Wildlife Images Golden Eagle, Phoenix, Recieves Rare Cataract and Artifical Lens Transplant

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  • MAKE IT HAPPEN MARKETINGLLC.AN OFFICIAL PRESS RELEASE

    Wildlife Images Golden Eagle, Phoenix,Recieves Rare Cataract and Arti#cal LensTransplant

    PRESS RELEASE - FEB 3, 2016 09:02 EST - UPDATED: FEB 3, 2016 10:00 EST

    An appearance in a Disney movie and filming with John Denverwon't be the only reasons "Phoenix" the Golden Eagle has earnedrecognition. This notable golden eagle that calls Wildlife ImagesRehabilitation and Education Center home will be receiving a rarecataract surgery and artificial lens transplant on Wednesday,February 3, 11 a.m. at Southern Oregon Veterinary SpecialtyCenter in Medford, Oregon. The surgery will be performed byanimal specialty ophthalmologist, Dr. Cassandra Bliss.

    An appearance in a Disney movie and filming with John Denver wont be the only reasonsPhoenix the Golden Eagle has earned recognition. This notable golden eagle that callsWildlife Images home will be receiving a rare cataract surgery and artificial lens transplant onWednesday, February 3, 11 a.m. at Southern Oregon Veterinary Specialty Center in Medford.The surgery will be performed by animal specialty ophthalmologist, Dr. Cassandra Bliss.Thanks to the generous donation of the artificial lens by I-MED Animal Health, we will be ableto increase Phoenixs visibility dramatically, says Dr. Bliss. His cataract has progressed to thepoint where he has nearly no sight in his left eye. Although this wont be Dr. Bliss firstspecialized cataract surgery and artificial lens transplant, it will be her first on an eagle. Dr.Bliss has performed this unique and highly specialized surgery on multiple dogs, penguinsand other exotic species. I look forward to helping Phoenix get his vision back, comments Dr.Bliss.Phoenix the Golden Eagle has a special legacy at Wildlife Images. In 1980, Phoenix arrived atthe center as a fuzzy baby eaglet. He had fallen from his nest onto a remote logging road outof Brookings, Oregon. Found by a caring truck driver who tucked him into his hardhat andcontacted Wildlife Images, Phoenix began his rescue journey. As he grew into adulthood,Phoenix was deemed non-releasable because of his dependence on humans and inparticular Dave Siddon, Executive Director of Wildlife Images. For nearly 35 years Phoenix hasresided at Wildlife Images and contributed significantly to the centers educational andoutreach programs by providing a deeper appreciation of his species and the importance ofconserving and protecting our natural resources. Im very thankful to Dr. Bliss for theopportunity to help Phoenix, said Dave, whats important to understand is when an eaglelike Phoenix cant see, his comfort and quality of life can deteriorate rapidly weve noticedthis happening in the last few months. The surgery, will give Phoenix many more years of

  • ambassadorship as his life expectancy in captivity can be well into his 40s.Dr. Bliss is a Diplomate of the American College of Veterinary Ophthalmologists, specializing incataract and microsurgery, eyelid reconstruction and blepharoplasty, corneal repair andgrafting, keratoconjunctivitis sicca and tear film management, glaucoma, equine cornealdisease and recurrent uveitis. She has been practicing with Southern Oregon VeterinarySpecialty Center since November 2014 and operates her own practice, Bliss Animal Eye Care.Wildlife Images Rehabilitation and Education Center is a 501(c)(3) non-profit organizationestablished in 1981. They provide care and treatment for sick, injured, and orphaned wildlifeindigenous to the Pacific Northwest, while giving the public an opportunity to experiencewildlife first-hand. Wildlife Images receives and cares for over 1,000 animals every year at nocharge to individuals or organizations. Wildlife Images is a sanctuary for over 80 permanentresident animal ambassadors such as grizzly bears, black bears, cougars, bobcats, badgers,and variety of birds of prey. The center offers extensive outreach and educational programssupporting their core purpose to involve, educate, and inspire children and adults about theimportance of preserving and protecting their natural resources while fulfilling their missionof SAVING WILDLIFE. With over 80 resident animal ambassadors at the center, Wildlife Imagesdoes not receive any state or federal funding and their survival is based solely on donationsfrom sponsors and donors.I-MED Animal Health, a division of I-MED Pharma, Inc., is dedicated to improving eye healthfor all animals. I-MED Animal Health specializes in surgical and non-surgical products thatalleviate Cataracts, Dry eye (KCS), tear stains and other eye conditions.In collaboration with ophthalmologists and engineers, I-MED was the first company to designreplacement lenses for birds of prey. For more information about I-MED Animal Health, visitwww.imedanimalhealth.com.For more information about Southern Oregon Veterinary Specialty Center, please contact Dr.Diana Schropp at 541-282-7711 or visit www.sovsc.com. For information about Bliss AnimalEye Care, visit www.blissanimaleyecare.com.For more information about Wildlife Images, visit www.wildlifeimages.org. 541.476.0222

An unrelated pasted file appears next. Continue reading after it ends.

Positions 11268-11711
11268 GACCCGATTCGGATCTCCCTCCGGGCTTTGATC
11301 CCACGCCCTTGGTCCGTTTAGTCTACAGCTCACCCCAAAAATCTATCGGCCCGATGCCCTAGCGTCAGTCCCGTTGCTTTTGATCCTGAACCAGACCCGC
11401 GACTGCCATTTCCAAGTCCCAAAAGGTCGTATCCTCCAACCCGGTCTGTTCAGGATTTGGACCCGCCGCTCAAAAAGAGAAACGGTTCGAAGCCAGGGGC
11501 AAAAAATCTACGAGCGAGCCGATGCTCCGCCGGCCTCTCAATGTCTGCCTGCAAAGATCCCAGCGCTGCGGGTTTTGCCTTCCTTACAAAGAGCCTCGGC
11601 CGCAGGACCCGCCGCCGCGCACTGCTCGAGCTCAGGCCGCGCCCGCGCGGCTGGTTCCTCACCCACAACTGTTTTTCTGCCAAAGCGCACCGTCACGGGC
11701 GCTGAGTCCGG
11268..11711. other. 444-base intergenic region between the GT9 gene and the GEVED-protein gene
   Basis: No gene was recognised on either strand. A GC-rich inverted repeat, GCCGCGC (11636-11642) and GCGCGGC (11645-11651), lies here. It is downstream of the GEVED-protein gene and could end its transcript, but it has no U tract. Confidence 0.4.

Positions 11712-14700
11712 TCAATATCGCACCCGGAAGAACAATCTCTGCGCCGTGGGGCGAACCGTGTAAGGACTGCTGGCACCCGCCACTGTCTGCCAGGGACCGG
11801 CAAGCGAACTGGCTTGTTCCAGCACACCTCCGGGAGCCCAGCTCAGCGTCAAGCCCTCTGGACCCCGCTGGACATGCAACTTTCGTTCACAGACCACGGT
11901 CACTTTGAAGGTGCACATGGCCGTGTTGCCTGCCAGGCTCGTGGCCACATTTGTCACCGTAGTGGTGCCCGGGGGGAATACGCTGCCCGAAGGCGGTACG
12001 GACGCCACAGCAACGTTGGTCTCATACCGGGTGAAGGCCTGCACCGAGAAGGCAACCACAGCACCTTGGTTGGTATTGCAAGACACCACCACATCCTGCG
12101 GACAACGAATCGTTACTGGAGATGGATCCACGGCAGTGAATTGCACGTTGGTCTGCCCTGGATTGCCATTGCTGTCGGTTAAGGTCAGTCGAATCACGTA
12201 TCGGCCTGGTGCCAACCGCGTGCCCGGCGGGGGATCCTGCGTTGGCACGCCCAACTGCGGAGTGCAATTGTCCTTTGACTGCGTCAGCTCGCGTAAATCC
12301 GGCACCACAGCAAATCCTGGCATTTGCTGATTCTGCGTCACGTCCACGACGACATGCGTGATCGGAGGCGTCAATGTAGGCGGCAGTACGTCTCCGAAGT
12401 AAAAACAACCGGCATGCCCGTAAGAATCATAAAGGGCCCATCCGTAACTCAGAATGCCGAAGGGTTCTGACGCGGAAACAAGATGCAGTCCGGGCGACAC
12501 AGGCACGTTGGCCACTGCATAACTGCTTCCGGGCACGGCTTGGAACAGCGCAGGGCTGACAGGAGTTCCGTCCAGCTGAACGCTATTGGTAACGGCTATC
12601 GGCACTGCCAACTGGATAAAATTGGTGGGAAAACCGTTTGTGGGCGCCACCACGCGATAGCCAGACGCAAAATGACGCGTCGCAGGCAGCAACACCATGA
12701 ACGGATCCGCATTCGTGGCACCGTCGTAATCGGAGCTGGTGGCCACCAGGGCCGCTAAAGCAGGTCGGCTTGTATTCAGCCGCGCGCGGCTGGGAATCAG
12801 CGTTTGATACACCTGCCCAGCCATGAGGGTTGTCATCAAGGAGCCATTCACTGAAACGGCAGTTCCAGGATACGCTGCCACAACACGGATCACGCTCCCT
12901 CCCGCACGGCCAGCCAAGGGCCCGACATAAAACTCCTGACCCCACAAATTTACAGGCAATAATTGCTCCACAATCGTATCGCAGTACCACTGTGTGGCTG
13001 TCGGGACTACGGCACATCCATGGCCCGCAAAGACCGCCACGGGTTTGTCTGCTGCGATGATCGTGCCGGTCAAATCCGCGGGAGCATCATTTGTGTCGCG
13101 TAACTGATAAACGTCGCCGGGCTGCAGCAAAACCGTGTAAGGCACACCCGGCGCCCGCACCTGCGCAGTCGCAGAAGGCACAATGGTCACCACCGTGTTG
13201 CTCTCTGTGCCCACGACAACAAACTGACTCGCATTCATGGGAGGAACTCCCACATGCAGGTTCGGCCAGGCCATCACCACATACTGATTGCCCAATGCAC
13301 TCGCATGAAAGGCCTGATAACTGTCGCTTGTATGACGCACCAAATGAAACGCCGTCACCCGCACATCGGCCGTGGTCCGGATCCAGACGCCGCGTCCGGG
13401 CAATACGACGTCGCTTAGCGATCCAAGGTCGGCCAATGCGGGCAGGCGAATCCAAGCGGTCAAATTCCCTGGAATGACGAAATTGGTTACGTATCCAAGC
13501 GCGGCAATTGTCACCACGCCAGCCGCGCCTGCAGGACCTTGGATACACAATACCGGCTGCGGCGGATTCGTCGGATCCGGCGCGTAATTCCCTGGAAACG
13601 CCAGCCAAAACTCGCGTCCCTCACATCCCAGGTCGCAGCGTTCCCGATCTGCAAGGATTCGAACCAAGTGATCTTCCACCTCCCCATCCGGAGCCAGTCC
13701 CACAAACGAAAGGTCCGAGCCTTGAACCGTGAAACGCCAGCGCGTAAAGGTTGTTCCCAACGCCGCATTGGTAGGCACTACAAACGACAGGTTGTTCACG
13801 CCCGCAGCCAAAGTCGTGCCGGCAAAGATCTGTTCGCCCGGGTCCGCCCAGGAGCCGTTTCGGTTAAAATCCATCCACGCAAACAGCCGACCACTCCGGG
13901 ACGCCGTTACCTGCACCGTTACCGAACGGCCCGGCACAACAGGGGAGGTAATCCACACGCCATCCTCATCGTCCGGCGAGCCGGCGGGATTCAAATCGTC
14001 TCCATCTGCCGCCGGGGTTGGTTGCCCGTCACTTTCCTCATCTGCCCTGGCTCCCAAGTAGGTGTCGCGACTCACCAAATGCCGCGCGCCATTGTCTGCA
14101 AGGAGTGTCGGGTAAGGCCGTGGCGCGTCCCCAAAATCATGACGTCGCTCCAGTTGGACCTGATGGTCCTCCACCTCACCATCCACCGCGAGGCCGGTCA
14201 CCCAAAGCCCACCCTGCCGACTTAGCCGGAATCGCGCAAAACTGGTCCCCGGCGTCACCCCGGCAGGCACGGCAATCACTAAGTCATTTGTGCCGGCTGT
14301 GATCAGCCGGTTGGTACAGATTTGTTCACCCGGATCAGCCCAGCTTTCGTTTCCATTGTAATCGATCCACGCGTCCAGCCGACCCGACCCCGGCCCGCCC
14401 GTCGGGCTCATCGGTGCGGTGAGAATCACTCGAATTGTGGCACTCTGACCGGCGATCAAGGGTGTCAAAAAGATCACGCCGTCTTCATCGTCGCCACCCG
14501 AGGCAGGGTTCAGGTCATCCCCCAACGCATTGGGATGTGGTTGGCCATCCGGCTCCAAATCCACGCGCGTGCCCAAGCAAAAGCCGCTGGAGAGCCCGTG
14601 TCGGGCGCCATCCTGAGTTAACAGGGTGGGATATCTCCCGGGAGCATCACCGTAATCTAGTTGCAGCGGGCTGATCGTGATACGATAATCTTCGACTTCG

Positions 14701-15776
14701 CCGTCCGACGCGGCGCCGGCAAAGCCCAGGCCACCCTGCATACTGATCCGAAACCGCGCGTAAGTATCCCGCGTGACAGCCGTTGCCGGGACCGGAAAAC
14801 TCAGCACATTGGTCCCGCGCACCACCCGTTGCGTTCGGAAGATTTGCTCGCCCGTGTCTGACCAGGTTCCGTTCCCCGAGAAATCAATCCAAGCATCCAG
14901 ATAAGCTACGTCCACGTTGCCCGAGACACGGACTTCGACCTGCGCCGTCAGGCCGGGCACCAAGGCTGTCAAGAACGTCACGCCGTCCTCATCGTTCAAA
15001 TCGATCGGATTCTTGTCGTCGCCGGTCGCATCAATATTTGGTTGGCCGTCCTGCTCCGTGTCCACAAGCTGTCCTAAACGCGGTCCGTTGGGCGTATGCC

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  • Categories:Educational News, Wildlife, Veterinary

    Tags:Bliss Animal Eye Care, Dave Siddon, Dr. Bliss, Dr.Cassandra Bliss, Eagle Cataract Surgery, EagleLens Surgery, Medford Oregon, Southern OregonVeterinarian, Southern Oregon VeterinarySpecialty Center, Wildlife, Wildlife Images Rehab,Wildlife Images Rehabilitation and EducationCenter

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